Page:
The Difference Between Hybrid, GMO and Open Pollinated Seeds

Many people get confused when faced with the terms used to describe various types of available seeds and plants to grow in their garden, or which are responsible for the food they eat. In fact, confusion between hybrids and GMOs is a leading issue of misunderstanding among home gardeners and people who are just beginning to choose healthier food.

It all has to do with pollination. The plant means of reproduction, which keeps the plant genetic pool varied. A discourse on the various means of pollination is not possible here, we are principally concerned with just a few issues.

  1. How the pollination takes place - whether controlled or uncontrolled by people.
  2. Whether the genetic breeding process is manipulated by direct gene tampering in a lab.
  3. Whether the resulting plant and seeds are patented, and therefore seed saving for next year's crop is prohibited.
  4. Whether there is a significant potential for a dangerous manmade mutation to get out of control and cause serious harm.
  5. Whether those doing the manipulation are being responsible in their ownership of problems caused by their manipulation.

Hybrids and GMOs are not the same thing. There are some distinct differences. And Open Pollinated just means you can save seeds and the seeds will breed true if you do not have other varieties of the same kind of plant for them to cross pollinate with.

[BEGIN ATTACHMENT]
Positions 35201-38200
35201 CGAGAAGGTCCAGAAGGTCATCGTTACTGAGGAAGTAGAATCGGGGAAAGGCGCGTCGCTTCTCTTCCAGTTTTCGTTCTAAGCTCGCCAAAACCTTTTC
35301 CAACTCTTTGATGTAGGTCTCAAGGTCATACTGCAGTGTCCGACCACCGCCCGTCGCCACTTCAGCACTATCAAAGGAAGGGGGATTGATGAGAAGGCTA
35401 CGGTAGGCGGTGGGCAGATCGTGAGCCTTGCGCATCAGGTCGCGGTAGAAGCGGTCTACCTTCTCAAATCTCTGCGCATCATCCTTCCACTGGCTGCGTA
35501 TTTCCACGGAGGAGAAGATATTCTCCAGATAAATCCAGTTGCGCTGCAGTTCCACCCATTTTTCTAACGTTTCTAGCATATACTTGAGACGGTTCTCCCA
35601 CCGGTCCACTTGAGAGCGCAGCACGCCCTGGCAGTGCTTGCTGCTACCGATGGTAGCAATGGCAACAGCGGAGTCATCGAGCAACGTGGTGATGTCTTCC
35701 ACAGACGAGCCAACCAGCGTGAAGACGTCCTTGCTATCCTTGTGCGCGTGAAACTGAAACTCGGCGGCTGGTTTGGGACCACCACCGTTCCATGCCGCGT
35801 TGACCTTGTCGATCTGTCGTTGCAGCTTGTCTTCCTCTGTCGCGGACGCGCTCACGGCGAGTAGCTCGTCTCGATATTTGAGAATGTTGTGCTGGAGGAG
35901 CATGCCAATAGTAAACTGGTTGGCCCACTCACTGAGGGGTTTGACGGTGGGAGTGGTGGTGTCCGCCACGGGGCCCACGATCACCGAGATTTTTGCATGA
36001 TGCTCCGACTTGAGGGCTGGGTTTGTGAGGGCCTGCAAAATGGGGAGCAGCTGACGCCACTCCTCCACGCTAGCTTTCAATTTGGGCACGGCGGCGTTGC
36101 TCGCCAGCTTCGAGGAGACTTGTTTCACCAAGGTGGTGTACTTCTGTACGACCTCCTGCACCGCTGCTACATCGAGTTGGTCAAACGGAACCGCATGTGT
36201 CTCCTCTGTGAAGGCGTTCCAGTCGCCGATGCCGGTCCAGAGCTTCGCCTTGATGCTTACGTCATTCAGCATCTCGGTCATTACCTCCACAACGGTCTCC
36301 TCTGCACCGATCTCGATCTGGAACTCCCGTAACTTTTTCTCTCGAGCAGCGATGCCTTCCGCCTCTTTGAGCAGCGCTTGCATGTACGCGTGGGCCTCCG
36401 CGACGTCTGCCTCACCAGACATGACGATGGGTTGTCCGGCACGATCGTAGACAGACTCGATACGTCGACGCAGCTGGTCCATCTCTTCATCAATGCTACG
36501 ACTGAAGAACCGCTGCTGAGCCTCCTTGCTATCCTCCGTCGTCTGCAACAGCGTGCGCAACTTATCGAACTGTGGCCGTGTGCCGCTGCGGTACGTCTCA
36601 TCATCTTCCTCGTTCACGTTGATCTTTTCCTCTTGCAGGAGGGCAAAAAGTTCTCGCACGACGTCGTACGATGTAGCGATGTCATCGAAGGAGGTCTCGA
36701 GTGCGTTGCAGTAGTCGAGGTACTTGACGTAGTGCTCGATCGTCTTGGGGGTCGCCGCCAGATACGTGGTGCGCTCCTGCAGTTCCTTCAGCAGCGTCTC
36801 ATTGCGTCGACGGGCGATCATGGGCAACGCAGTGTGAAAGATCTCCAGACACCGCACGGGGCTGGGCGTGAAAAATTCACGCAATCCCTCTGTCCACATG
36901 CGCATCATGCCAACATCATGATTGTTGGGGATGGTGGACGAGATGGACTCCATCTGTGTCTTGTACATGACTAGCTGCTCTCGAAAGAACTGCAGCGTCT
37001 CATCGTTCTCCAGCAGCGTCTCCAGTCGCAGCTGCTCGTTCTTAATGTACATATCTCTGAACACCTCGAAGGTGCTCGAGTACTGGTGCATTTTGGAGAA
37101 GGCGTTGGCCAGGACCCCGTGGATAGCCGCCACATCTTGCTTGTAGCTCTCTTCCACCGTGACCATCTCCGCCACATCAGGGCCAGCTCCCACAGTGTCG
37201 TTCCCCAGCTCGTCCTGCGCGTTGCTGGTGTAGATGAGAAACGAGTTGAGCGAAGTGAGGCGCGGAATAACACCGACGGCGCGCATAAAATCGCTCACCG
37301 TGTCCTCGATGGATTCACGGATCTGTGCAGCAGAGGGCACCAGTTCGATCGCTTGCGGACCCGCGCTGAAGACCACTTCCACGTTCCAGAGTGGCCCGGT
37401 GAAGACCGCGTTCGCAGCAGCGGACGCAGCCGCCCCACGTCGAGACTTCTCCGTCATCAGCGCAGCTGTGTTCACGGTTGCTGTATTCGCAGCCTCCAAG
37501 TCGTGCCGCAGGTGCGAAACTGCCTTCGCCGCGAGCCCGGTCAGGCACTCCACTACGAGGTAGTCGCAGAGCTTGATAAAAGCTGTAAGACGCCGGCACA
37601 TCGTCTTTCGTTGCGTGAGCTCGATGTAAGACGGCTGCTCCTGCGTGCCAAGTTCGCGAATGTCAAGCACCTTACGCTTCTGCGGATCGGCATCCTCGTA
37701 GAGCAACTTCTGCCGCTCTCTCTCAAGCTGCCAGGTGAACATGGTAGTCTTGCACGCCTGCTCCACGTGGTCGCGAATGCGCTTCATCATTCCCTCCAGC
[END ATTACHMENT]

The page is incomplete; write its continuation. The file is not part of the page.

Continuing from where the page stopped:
So, let's start with a description of those three terms in our headline:

  • Open Pollinated Seeds are seeds that are left to pollinate by natural means. They may still cross (resulting in a hybrid), if a bee or other pollinator swaps pollen between two different varieties of the same species. They may still mutate - Nature mutates things sometimes. But they will do so slowly, and if you plant a seed that you saved from your plants last year, and you did NOT have other varieties of the same plant blooming at the same time, then your plant will breed true. That is, if you plant Paris Island Cos Romaine Lettuce that you let go to seed and collected seed from, you'll still get Paris Island Cos Romaine Lettuce. Open Pollinated Seeds may not be patented.
  • Hybrids are seeds which are produced by controlled breeding between two different varieties of plant. They are generally genetically unstable, so if you collect seeds from them, and plant them, you may get many kinds of genetic variation from the pollination of those seeds, even if you did not have other varieties blooming at the same time (just as two parents can produce children who have radically different looks). Hybrids must be more carefully produced than open pollinated seeds, so they are more costly. Hybrids MAY be patented, and may not be reproduced without royalties being paid to the developer if they have been patented. Hybridization occurs naturally in nature - indeed, it is what happens when two varieties of open pollinated plants cross pollinate. It is the process by which nature keeps the genetics varied and hardy. But when man does it, man then has the right to control the output of that hybrid, so rights are granted by the government to the developer of them, if the developer chooses to claim those rights by patent (a very costly process). Not all will. So there are many Unpatented hybrids also.